The head of international firm Hill Dickinson says any potential transfer of its insurance business group to a rival firm will be good for those involved.

National firm Keoghs confirmed this week it has held 'high-level, preliminary' discussions with Hill Dickinson about the possibility of taking on its insurance practice.

Peter Jackson

Peter Jackson

Hill Dickinson

This excludes all marine insurance and clinical negligence work, which has always been undertaken separately from general insurance and will remain part of Hill Dickinson's offering.

Reports suggest Hill Dickinson's general insurance business is worth £23m a year and comprises 400 staff and 16 partners.

Peter Jackson, chief executive of the Liverpool-headquartered firm, said: 'I believe that our partners and staff involved in any transition would benefit from moving to a firm whose sole focus is insurance and has invested heavily in IT to service clients efficiently.

'Furthermore, it would allow us to focus our resource and efforts of future strategic growth, including marine, commercial and health work, while maintaining close relationships with Keoghs to provide an enhanced offering to our retained clients who require insurance related advice.'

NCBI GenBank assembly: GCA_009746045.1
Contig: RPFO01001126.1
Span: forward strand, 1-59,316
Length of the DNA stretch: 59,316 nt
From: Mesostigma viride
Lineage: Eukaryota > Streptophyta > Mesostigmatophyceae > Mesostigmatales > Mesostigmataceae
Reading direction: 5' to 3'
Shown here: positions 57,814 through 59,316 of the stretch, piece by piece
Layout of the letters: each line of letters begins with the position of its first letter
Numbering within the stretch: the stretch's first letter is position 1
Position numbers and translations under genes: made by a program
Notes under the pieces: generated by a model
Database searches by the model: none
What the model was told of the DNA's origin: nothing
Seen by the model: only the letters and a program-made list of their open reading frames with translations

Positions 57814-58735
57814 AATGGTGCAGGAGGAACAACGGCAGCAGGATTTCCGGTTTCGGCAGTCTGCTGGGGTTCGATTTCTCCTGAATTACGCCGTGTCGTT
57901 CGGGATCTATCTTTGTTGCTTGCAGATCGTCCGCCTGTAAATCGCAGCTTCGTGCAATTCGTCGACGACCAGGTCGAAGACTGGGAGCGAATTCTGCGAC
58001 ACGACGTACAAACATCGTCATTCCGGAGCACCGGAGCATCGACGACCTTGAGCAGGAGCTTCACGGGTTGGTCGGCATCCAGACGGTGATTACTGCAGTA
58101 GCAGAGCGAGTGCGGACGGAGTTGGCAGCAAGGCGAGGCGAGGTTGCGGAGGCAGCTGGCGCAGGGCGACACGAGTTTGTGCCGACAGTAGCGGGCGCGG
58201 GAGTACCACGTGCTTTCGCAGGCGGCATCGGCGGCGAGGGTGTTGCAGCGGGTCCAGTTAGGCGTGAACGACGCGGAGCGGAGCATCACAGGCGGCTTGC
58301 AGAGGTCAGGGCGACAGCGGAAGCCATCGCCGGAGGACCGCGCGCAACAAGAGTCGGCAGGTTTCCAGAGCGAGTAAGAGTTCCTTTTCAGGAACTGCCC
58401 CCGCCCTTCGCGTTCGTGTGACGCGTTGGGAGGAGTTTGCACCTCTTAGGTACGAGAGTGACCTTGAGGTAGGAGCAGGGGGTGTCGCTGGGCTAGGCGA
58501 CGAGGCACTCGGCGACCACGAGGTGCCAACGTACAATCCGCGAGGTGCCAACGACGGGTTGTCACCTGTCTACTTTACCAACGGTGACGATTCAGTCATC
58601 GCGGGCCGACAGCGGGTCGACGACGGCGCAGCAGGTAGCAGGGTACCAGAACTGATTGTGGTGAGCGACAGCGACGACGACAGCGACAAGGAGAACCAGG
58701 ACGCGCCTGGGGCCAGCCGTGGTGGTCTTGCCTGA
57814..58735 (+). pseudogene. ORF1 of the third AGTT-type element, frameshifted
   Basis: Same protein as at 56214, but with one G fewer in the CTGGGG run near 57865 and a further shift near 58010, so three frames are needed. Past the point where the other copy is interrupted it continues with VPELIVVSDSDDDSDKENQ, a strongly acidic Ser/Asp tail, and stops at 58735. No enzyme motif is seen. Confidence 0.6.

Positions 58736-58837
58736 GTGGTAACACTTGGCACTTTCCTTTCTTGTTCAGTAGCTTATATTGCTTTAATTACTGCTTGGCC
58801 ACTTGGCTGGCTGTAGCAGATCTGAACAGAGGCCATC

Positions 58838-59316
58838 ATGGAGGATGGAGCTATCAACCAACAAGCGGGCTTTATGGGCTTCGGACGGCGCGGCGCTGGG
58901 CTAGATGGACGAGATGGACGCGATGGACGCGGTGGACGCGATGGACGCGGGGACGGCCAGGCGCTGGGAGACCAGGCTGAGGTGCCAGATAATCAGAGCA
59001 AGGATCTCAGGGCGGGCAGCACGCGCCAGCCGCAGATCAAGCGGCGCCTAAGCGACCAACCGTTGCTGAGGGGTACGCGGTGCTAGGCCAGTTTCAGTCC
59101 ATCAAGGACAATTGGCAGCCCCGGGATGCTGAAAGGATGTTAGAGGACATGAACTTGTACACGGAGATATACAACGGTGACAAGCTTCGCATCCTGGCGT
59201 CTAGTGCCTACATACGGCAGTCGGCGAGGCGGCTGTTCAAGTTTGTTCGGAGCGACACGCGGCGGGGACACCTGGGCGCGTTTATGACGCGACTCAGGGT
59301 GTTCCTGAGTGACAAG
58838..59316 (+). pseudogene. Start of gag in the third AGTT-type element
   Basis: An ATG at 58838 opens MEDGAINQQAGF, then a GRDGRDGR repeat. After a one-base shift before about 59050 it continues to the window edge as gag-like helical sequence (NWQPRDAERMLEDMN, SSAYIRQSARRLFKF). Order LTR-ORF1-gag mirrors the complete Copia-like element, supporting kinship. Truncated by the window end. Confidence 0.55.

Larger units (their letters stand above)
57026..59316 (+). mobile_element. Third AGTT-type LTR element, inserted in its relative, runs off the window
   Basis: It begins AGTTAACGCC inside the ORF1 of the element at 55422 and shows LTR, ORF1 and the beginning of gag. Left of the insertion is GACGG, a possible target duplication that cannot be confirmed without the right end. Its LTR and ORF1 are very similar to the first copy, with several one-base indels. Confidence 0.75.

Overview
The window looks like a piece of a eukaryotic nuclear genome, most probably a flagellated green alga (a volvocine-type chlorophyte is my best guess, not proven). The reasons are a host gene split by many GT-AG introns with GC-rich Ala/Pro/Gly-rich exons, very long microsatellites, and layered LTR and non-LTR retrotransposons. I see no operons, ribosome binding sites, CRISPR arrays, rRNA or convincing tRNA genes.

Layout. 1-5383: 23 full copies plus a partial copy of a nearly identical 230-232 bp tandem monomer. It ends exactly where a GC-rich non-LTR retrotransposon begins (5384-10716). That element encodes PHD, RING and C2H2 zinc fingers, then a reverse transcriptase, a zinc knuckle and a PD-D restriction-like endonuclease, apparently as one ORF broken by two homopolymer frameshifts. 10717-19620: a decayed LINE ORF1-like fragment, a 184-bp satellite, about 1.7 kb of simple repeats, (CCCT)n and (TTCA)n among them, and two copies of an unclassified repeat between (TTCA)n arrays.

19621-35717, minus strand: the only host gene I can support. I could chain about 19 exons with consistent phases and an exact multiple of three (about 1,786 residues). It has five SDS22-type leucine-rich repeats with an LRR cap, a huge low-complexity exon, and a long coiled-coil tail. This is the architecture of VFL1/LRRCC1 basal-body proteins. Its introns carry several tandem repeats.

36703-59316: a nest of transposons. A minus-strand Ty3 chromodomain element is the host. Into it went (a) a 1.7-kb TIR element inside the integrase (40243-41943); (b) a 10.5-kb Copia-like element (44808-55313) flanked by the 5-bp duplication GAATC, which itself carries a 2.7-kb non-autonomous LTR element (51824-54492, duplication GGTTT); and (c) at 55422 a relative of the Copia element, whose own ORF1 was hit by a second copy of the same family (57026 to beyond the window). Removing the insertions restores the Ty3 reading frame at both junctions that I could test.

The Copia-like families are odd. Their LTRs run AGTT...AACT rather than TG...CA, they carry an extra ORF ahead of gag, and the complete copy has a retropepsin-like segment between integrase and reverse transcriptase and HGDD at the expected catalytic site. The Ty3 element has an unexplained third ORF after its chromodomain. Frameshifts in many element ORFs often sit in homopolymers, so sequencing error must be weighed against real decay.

John Whittle, chief executive of Keoghs, stressed talks are still at an early stage, but that any deal would help create the 'pre-eminent legal services provider for the UK insurance industry'.

Hill Dickinson has more than 1,000 staff members, including 190 partners, with offices in Liverpool, Manchester, London, Athens, Singapore, Monaco and Hong Kong.

Keoghs acts for insurers representing half of the UK general insurance market and is based in Bolton, Coventry, Glasgow, London, Manchester and Southampton. Its latest set of accounts reported that profits before tax were £11.3m, for the year ending 31 May 2016. This was an increase of 9.6% on the previous year. Turnover at the firm rose 7.2% during the year, from £54.4m to £58.3m.